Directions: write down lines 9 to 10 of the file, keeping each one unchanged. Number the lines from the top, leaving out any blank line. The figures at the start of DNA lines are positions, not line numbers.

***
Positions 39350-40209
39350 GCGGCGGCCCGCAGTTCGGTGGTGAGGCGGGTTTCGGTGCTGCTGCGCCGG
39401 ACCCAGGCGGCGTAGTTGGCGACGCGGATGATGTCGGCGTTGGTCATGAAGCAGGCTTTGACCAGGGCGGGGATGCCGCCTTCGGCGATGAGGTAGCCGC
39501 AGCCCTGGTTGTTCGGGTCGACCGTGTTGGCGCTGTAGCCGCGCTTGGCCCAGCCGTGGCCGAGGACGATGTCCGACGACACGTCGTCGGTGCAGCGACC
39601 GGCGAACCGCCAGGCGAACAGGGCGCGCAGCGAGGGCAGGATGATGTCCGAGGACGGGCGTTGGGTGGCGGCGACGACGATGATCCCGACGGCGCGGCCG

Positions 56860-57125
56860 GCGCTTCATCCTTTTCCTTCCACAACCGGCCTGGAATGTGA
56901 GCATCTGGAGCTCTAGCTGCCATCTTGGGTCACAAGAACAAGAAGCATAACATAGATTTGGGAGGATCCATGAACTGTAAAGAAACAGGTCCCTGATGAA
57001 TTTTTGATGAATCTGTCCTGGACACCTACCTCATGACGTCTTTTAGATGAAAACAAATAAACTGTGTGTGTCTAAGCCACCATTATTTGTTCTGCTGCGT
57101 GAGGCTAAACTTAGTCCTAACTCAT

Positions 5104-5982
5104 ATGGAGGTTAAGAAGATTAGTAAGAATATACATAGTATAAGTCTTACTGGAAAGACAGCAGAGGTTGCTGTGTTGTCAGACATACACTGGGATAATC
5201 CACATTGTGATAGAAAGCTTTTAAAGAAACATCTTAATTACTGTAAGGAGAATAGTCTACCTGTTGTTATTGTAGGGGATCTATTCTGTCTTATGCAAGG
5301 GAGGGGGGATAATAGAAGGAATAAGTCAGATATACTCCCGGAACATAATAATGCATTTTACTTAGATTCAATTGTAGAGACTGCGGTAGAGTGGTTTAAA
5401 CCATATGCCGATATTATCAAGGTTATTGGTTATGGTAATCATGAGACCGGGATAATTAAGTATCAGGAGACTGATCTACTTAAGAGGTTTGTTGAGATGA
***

57001 TTTTTGATGAATCTGTCCTGGACACCTACCTCATGACGTCTTTTAGATGAAAACAAATAAACTGTGTGTGTCTAAGCCACCATTATTTGTTCTGCTGCGT
57101 GAGGCTAAACTTAGTCCTAACTCAT